As the coronavirus pandemic stretches medical supplies thin, pediatrician Martina Puzanov is leading a group effort on Facebook — calling on individuals and small businesses to sew simple cotton face masks.
Puzanov told Newsy, "It was very difficult in the beginning to convince people that it's going to be serious. Everybody is really convinced that we have all the protective gear we can have, which eventually proved not to be true."
The masks aren't fine enough to filter the virus out of the air, but they do offer some protection from airborne droplets expelled by coughs and sneezes.
Puzanov says the masks are primarily going to doctors and nurses who've asked for more protective equipment. Hospitals around the country haven't been able to get all of the vital equipment they need to protect their workers.
Puzanov said, "We should probably move some of the production of essential and vital stuff back to U.S. We should have some stuff which has been made on land here when we need it."
One of the reasons protective equipment is in such short supply is that exports from other countries have been drying up. A report from Global Trade Alert found 54 countries and counting have imposed some sort of restriction on exports.
Simon Evenett, a professor of international trade at the Unversity of St. Gallen, told Newsy, "What some countries do is to reflexively say, 'Well, we've just got to grab whatever stock is there at the moment.' And so it's often framed in terms of securing medical supplies as if they were suddenly going to be lost."
By limiting exports out of the country, nations hope to preserve domestic production of those goods for their own use. That's how the European Union justifies its new restrictions on selling medical gear outside of the bloc.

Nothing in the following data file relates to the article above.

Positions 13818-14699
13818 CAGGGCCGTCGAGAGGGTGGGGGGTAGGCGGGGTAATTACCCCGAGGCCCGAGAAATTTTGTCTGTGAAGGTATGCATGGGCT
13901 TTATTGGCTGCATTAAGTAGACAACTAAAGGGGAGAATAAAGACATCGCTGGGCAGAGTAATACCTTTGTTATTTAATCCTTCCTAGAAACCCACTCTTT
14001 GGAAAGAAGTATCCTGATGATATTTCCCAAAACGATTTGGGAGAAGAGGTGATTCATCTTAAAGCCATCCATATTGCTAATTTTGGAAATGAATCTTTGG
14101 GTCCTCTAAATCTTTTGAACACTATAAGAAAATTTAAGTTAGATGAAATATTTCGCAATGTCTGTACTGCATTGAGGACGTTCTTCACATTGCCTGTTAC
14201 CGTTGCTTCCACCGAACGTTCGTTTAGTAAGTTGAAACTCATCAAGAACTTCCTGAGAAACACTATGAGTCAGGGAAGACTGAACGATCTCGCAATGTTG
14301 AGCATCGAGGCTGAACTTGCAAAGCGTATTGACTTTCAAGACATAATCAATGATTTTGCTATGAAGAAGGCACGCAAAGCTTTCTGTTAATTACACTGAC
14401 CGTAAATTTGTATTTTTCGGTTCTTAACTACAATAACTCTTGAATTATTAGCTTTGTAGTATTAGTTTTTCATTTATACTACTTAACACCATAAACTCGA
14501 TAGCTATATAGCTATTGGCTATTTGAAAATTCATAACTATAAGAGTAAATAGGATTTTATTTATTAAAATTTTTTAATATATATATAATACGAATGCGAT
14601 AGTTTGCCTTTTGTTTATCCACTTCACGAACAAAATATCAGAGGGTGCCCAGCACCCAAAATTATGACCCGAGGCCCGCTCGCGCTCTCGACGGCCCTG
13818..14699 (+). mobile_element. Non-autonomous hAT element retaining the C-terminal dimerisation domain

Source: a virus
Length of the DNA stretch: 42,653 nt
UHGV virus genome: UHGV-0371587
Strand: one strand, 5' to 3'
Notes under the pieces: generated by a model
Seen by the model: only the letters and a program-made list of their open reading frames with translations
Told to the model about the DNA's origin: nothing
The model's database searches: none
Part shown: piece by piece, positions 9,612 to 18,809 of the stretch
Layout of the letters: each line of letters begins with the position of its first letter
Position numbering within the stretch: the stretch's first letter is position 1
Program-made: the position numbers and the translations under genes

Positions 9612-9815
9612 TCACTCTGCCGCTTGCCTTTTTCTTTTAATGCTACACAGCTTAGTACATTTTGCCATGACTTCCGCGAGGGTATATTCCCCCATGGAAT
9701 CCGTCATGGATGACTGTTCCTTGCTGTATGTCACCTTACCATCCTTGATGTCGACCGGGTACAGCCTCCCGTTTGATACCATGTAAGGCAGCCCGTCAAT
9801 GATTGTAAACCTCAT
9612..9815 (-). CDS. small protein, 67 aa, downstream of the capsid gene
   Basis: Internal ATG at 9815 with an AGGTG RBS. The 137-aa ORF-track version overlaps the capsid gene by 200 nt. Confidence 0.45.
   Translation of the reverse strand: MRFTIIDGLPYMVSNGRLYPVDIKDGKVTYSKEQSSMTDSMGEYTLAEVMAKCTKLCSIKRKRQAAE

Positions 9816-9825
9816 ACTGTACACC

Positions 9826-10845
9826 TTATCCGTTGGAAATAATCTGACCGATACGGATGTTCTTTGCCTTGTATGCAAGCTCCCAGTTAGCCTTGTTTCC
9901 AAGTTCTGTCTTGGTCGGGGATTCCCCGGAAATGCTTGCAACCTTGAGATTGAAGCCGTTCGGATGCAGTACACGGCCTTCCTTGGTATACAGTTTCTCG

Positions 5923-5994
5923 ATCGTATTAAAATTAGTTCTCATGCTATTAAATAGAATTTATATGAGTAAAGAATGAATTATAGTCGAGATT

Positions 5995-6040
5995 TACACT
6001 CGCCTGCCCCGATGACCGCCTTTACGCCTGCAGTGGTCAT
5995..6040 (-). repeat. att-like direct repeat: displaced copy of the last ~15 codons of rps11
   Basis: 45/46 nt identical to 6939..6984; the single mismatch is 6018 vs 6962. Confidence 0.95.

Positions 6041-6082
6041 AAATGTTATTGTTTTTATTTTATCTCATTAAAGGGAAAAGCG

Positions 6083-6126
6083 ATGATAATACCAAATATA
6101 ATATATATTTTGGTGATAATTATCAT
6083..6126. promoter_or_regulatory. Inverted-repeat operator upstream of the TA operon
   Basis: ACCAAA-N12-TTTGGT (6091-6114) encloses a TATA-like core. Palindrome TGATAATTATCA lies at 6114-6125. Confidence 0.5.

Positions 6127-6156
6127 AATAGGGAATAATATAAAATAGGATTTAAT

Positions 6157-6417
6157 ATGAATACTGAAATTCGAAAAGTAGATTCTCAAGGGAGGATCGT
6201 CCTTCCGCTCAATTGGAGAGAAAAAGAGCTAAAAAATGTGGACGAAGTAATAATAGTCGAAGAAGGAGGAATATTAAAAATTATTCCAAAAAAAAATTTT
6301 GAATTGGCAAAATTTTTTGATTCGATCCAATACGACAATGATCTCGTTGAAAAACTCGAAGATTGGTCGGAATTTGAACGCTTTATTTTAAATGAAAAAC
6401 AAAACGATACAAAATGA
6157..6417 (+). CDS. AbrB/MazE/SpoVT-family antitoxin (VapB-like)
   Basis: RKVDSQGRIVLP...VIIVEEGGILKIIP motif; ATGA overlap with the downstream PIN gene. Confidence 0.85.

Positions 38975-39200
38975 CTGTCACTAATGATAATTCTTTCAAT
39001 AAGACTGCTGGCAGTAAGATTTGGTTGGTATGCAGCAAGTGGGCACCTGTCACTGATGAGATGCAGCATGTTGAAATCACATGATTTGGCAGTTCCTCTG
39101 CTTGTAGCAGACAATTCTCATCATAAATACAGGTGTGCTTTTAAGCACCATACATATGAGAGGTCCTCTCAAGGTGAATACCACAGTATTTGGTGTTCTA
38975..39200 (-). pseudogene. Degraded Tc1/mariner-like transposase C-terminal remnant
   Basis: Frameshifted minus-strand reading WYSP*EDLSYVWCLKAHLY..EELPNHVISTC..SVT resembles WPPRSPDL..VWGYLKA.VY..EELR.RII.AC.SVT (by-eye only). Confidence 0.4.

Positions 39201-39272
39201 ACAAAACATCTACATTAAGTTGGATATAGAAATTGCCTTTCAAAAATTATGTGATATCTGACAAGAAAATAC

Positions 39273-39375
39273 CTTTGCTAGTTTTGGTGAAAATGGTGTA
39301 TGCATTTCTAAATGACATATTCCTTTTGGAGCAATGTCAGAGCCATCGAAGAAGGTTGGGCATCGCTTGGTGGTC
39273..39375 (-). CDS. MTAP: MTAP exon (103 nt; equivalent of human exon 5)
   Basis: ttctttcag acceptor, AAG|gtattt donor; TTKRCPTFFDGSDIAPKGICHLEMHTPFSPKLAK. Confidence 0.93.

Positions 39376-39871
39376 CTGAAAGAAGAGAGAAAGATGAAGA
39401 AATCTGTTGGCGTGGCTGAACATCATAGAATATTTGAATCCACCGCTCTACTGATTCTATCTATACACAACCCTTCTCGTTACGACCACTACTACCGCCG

And China, one of America's main suppliers of protective equipment, started buying up all of its domestic production of protective equipment when the pandemic first hit the country. Exports of Chinese protective gear to the U.S. shrank by almost 20% from the previous year in January and February. Overall, exports to the U.S. from China dropped 28%.
But export limits can actually end up hurting a country's ability to make key supplies — it's harder to convince companies to ramp up production on those supplies if they're cut off from customers overseas.
Evenett told Newsy, "These policies have been found to be very counterproductive. They typically do not lead to greater medium-term or even near-term increases in supply."
Exports of protective gear are starting to flow from China again — though not yet in the quantities that hospitals need. Until China can match those levels, doctors and nurses may have to keep relying on homemade masks to keep them safe.
Puzanov told Newsy, "This is not the first and it is not the last virus blowing through this world. It's going to happen again in some shape and form. And we should be much more ready for that."